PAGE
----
As of now, the four women are carrying their team, focusing on getting the program to the NCAA.   They came in together and became the core group of the team, and their hard work is really showing.   

“We are currently second in conference, and we have a good opportunity to go [to the championship]. This is something we want so badly before we graduate,” Becerra said.


Originally from Houston, Sidney Stewart started playing volleyball in seventh grade.  She went to Memorial Private High School, and it was the first sport she had an opportunity to play.   

“I tried out for the team, and I made it, ever since then I fell in love with the sport,” Stewart said.   

When Stewart first came to SMU she had to learn a completely different position.  This turned out to be a mental change in how she was going to approach the game and how she was going to contribute to her team.  

“I have grown and gained so much experience in my new position and that has given me the privilege to do everything in my best capabilities to help my team succeed,” Stewart said.  

Stewart‘s focus is to get the ball up and defend the court, so her teammates can put the ball away and score.  Her family and teammates motivate her the most.  

“My family has done so much to provide me with everything I have and given me the best opportunities, I just feel so grateful to have them,” Stewart said.   

They push her to be the best and help her grow as a player and a teammate.   

Sidney describes volleyball as her escape from the world. When she enters the gym all of her problems seem to go away.  

“It is just a place I can go to clear my mind and just have fun,” said Stewart.   

Over time, as a unit, Stewart said the women have learned a great deal about one another on and off the court. They have come to the point where they understand how the others work and how to play with each other.   

“I can really trust these girls with anything. They are not just my teammates they are my friends and my family.  I think we have a special dynamic many teams do not have,” she said.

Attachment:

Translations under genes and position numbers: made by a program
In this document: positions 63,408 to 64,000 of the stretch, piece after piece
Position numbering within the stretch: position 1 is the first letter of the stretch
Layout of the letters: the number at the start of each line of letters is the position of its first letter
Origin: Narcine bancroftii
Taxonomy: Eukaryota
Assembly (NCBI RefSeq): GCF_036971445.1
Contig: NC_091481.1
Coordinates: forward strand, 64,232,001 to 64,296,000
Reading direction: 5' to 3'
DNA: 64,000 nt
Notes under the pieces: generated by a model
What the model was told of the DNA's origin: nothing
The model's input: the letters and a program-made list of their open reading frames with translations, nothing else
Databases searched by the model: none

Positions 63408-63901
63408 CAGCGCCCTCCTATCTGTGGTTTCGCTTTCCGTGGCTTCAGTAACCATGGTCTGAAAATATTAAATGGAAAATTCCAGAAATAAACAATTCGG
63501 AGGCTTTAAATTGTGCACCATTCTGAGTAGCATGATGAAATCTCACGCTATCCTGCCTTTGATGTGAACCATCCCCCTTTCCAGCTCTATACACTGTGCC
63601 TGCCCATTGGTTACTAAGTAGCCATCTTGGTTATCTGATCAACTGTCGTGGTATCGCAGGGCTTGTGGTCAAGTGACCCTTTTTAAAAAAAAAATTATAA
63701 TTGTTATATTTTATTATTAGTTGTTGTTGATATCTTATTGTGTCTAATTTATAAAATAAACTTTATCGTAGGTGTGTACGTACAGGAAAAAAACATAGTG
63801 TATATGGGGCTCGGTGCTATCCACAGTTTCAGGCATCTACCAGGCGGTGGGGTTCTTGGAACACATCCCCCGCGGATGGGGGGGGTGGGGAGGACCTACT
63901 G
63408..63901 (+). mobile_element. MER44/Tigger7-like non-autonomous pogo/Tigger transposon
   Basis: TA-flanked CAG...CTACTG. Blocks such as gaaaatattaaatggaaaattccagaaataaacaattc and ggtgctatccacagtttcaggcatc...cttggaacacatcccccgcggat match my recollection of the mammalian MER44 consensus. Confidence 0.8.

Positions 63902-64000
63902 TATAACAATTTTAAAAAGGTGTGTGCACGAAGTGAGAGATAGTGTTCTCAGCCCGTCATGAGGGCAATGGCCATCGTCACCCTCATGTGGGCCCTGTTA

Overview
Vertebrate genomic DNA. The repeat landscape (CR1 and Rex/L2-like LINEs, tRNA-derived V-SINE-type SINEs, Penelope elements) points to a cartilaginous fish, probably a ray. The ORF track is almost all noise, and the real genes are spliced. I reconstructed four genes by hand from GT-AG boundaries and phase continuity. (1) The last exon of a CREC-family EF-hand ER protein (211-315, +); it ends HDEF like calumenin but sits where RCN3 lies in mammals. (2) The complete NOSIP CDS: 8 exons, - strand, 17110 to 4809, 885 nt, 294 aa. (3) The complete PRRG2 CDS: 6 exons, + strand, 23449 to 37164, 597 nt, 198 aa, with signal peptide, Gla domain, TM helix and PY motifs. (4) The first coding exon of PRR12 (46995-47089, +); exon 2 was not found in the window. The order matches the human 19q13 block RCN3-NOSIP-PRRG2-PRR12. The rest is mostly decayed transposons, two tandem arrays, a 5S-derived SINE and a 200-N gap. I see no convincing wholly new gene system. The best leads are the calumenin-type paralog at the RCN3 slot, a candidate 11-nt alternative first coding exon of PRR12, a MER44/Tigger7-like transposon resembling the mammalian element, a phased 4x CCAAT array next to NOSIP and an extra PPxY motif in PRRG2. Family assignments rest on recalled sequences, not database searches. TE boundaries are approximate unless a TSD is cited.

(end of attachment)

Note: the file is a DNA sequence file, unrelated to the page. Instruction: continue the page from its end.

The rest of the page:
Powell started playing volleyball in the fifth grade in Tulsa, Oklahoma.  She went to Cascia Hall Preparatory School.   

Her older sister influenced her because she played and Powell said she wanted to do everything her sister did.  In seventh grade she took the next step and got involved with club volleyball.  This is when she really began to love the sport.  

During her freshman year at SMU, she had to get used to the changes and how competitive volleyball is in college.

“Myself and the other three girls were starters and had set rolls even before the season started,” Powell said.  “It was a hard responsibility that we had to take on.”

The last three years she has been able to get out of her comfort zone and step up to be more of a leader.

“I have always been a quiet person, but I realized being vocal and leading made a big difference,” Powell said.

“Dana has grown so much as an athlete and teammate. I am proud that I get to share this winning opportunity with her and the rest of the girls,” Becerra said.

Powell was an honorable mention to All-America and named All- Region Team in her sophomore year.   Her passion for the sport has really come out and allowed her talents to contribute to the team.  

“We are a really competitive team this year,” she said. “We continue to work hard to lead us to success. Support from the student body would be awesome.